Kolby heard that his swimming teammate Alberto Crupi, a foreign exchange student, was having a tough time over the holidays. Kolby decided to buy a gift for Crupi and deliver it on his way to work. Crupi’s host dad, David Stewart, captured the moment via a doorbell video recorder.

In the video, Kolby is seen running up to the door wearing his Price Chopper polo, knocking on the door before leaving a box on the doorstep.

Kolby had recently finished his sophomore swim campaign with four state medals, including second-place medals as an individual and on a relay team. His performance stood out even more because of the challenges he had already overcome.

Kolby’s older brother tested positive for COVID-19 heading into the first day of school, which was also the day of Smithville’s first swim meet of the season. The Ruffs entered a two-week quarantine.

During that time, the family found out that Kolby’s grandmother, who had not had contact with them, also came down with COVID-19. She died a week later. Kolby stayed out of school and the pool for another week to be a pallbearer at the funeral.

In an interview with the Courier-Tribune after the state swim meet, Kolby said he had to work really hard to regain ground on his competitors, many of whom swim year-round on club teams.

He said he limits himself to only swimming during the high school season so he can moderate the pain caused by a shoulder condition called multidirectional instability. The condition kept Kolby away from competitive swimming for most of junior high. He decided to give it another go heading into his first year of high school.

When he was struggling with his shoulder pain caused by MDI, Yvonne would tell him that they don’t know why this is happening, but there’s gotta be a plan for you out there.

“God, I don’t know what I’m going to tell him when he wakes up,” she said.

Yvonne said Kolby felt devastated at the various setbacks he experienced, but he would never get mad. She said he kept an amazing attitude. His condition limited his abilities to compete in events like butterfly or backstroke, but instead he concentrated on being the best at freestyle.

His family, including his father Keith Ruff and his older brother Kyle Ruff, are trying to remain positive during this process. Yvonne continues to update Kolby’s status via the Facebook group “Kolby Ruff — Kolby STRONG.”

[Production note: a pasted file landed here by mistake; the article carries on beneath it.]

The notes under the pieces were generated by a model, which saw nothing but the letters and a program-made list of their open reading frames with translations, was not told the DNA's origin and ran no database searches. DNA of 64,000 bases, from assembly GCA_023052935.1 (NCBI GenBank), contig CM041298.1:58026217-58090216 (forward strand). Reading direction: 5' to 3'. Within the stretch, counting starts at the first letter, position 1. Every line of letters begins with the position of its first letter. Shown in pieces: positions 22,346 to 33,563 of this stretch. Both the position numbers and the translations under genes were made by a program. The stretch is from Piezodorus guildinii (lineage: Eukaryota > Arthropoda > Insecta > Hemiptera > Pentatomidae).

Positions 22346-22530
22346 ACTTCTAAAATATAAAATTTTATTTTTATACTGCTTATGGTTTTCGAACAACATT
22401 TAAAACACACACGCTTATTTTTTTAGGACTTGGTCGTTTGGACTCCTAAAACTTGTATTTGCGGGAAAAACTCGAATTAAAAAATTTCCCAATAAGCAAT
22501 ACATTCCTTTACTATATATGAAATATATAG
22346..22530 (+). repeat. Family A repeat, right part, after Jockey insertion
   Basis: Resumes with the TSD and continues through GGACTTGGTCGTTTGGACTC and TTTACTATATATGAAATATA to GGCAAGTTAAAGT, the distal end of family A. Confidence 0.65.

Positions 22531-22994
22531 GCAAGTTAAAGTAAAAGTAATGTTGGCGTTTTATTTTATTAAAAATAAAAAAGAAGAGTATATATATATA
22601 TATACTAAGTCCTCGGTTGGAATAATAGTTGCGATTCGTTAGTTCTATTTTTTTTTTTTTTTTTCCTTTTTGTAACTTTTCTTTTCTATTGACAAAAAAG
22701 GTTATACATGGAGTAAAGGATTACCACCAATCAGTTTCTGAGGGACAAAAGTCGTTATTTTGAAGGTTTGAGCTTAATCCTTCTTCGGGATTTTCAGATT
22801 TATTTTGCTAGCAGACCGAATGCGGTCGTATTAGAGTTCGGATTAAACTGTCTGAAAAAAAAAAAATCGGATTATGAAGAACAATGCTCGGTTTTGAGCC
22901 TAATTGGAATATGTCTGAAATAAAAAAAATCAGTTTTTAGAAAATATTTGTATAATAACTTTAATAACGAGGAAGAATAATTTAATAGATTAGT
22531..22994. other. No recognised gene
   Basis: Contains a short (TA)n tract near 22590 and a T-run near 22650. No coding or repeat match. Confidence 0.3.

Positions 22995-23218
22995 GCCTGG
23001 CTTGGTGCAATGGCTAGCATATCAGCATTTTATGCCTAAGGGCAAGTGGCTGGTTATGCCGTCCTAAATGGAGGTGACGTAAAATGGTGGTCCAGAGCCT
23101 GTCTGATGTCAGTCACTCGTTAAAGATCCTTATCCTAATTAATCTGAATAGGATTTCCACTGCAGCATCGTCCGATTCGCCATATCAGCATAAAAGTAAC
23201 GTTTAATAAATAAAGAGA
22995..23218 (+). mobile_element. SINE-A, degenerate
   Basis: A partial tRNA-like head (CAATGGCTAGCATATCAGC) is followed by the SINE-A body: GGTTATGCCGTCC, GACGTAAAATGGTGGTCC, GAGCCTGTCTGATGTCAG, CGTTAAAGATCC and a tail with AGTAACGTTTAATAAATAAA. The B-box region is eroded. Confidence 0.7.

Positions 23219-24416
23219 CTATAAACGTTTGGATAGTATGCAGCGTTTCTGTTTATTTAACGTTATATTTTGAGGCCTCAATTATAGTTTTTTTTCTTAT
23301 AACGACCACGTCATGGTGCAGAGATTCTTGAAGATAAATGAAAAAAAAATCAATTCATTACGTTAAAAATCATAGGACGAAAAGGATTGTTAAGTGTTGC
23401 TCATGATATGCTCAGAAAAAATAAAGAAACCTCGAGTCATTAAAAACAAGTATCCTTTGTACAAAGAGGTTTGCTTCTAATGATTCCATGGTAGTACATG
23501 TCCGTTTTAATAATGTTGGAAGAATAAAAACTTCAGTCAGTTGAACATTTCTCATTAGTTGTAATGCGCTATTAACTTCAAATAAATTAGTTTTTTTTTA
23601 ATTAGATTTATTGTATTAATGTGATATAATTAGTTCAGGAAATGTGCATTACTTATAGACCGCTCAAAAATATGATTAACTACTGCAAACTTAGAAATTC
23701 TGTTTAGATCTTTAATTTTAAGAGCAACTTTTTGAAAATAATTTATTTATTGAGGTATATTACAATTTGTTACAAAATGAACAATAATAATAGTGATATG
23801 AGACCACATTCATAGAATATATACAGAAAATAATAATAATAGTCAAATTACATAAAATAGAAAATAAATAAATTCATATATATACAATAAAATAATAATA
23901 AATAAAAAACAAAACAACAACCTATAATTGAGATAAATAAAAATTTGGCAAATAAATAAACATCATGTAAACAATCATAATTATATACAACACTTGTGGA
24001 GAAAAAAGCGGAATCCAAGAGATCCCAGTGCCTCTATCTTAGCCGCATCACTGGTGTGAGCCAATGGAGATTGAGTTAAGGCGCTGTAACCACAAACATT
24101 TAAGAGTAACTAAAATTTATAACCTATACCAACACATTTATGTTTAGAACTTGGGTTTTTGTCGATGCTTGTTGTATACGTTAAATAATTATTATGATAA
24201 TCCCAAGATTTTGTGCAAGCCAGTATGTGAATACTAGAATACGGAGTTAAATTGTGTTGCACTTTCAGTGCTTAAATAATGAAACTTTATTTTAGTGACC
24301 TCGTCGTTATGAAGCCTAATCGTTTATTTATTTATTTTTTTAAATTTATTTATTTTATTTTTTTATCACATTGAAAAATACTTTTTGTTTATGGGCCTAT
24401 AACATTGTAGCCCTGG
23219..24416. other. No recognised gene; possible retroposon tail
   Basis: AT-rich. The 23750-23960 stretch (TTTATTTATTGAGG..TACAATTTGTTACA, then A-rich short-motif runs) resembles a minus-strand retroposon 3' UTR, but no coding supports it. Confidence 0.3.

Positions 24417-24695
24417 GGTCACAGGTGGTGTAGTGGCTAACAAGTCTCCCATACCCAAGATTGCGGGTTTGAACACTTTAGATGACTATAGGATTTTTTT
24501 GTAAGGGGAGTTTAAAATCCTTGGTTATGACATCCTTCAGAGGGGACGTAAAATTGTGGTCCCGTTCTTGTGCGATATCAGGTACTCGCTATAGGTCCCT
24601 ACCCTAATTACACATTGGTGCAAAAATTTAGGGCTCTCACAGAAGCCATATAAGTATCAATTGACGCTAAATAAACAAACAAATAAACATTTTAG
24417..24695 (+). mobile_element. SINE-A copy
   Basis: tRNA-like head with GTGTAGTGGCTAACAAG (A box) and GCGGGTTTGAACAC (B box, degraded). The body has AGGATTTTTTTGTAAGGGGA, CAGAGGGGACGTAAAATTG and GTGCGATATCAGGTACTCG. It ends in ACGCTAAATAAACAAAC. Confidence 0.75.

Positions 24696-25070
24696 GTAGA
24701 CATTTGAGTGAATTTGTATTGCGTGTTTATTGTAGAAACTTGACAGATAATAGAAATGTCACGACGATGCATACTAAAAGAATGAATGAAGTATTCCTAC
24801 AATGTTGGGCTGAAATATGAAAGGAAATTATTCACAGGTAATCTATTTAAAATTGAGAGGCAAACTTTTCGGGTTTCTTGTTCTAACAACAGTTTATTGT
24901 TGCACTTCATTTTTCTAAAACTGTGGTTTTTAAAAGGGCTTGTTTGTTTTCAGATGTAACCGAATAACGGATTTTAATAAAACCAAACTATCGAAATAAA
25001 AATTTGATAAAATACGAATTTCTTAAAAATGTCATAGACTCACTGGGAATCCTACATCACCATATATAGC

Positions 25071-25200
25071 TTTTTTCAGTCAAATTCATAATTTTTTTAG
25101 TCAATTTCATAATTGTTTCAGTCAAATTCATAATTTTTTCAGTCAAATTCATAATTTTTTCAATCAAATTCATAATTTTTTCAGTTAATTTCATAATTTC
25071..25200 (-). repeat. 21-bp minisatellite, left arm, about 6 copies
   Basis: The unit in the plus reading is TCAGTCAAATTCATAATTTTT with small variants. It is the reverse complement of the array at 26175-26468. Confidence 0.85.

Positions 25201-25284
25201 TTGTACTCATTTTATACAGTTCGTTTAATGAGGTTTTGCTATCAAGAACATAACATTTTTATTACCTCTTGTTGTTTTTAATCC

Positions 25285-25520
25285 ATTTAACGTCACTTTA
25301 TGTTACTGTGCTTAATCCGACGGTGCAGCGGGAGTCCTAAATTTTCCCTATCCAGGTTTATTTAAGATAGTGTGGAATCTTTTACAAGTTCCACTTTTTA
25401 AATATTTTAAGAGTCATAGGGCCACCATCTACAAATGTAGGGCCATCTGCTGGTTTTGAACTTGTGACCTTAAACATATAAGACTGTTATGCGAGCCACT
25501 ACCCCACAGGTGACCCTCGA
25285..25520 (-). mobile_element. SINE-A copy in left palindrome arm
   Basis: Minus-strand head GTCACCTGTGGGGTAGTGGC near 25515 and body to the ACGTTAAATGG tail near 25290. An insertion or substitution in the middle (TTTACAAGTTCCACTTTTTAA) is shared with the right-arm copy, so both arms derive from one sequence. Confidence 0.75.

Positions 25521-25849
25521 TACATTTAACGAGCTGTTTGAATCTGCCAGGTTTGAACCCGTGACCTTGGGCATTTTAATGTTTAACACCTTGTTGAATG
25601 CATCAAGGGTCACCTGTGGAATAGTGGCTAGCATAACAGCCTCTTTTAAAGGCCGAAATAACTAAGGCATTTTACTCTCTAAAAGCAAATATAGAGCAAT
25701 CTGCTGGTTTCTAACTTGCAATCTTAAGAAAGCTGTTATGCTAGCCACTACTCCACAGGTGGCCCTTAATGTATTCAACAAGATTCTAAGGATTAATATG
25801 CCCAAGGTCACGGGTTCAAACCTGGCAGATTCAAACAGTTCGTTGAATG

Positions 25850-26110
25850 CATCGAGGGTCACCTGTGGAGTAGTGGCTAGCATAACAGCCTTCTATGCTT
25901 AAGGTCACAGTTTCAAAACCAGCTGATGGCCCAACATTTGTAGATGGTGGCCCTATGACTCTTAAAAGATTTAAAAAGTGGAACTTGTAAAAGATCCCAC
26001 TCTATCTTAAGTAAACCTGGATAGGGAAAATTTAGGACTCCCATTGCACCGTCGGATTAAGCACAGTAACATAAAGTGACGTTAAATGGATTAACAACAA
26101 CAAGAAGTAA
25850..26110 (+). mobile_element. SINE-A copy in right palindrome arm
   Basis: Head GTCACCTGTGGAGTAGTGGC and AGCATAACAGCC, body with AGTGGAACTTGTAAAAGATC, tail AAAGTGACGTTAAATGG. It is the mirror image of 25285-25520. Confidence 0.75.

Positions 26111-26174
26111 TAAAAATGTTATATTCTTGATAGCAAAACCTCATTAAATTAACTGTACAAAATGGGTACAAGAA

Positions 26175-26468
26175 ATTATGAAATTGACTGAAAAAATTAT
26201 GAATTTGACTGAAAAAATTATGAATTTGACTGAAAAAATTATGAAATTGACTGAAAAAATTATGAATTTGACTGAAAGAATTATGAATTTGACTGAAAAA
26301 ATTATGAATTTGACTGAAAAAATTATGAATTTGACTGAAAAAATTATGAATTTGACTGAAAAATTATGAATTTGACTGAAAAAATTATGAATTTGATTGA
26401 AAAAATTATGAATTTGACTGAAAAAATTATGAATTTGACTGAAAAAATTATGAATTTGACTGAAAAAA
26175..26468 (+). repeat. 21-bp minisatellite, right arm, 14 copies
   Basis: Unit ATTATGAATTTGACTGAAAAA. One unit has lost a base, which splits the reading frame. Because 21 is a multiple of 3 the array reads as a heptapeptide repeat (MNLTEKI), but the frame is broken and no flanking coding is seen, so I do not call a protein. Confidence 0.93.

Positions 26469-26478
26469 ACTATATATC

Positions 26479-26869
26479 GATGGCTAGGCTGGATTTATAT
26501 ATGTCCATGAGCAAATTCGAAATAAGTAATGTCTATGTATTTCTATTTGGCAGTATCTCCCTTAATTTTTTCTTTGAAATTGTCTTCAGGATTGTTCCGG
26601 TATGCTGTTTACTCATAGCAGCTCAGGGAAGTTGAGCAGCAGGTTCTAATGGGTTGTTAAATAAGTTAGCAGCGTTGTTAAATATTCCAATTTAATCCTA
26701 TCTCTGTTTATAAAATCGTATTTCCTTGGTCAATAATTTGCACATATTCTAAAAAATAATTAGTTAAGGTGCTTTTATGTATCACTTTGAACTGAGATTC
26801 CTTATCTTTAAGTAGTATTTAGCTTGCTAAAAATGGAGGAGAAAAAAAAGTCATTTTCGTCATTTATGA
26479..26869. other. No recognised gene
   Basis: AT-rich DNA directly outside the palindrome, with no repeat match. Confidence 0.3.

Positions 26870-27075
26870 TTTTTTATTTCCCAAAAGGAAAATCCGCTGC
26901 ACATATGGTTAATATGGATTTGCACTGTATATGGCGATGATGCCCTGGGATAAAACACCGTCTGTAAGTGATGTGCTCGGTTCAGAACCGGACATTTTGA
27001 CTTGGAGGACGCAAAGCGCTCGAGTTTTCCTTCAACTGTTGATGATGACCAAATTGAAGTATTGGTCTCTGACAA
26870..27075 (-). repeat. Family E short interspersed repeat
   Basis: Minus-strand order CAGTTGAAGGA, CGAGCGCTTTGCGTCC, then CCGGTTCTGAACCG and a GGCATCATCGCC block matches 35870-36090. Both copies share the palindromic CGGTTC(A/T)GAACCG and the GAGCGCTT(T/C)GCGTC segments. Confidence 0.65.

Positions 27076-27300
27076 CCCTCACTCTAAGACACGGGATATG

He had positive signs this week as he’s started to manage his blood pressure and his temperature on his own.

On Tuesday, Jan. 12, a neurosurgeon performed a test to get a response to pain. Yvonne reports that Kolby moved his entire body. She said the doctors are slowly reducing some of his medications to allow him to be more responsive.

Kolby still has a long road ahead.

Yvonne said the family is arranging long-term rehabilitation for him as soon as he is stable enough to travel. The family is researching TBI success stories and figuring out the best path for Kolby after he wakes up. They’re considering treatment at Madonna Medical Center in Lincoln, Nebraska or Craig Hospital in Englewood, Colorado.

The road to recovery will likely involve high-cost treatments. The family reports that over $20,000 has already been donated.

TW Sportswear will continue selling “Team Kolby” merchandise through end of Sunday, Jan. 17, at rufffundraiser.itemorder.com/sale. Skinner said decals can be ordered by contacting her via Facebook Messenger at facebook.com/jayden.skinner.127.

Sports Writer Mac Moore can be reached at 389-6643 or mac.moore@mycouriertribune.com.

Tags

(0) comments

Welcome to the discussion.

Keep it Clean. Please avoid obscene, vulgar, lewd, racist or sexually-oriented language.
PLEASE TURN OFF YOUR CAPS LOCK.
Don't Threaten. Threats of harming another person will not be tolerated.
Be Truthful. Don't knowingly lie about anyone or anything.
Be Nice. No racism, sexism or any sort of -ism that is degrading to another person.
Be Proactive. Use the 'Report' link on each comment to let us know of abusive posts.
Share with Us. We'd love to hear eyewitness accounts, the history behind an article.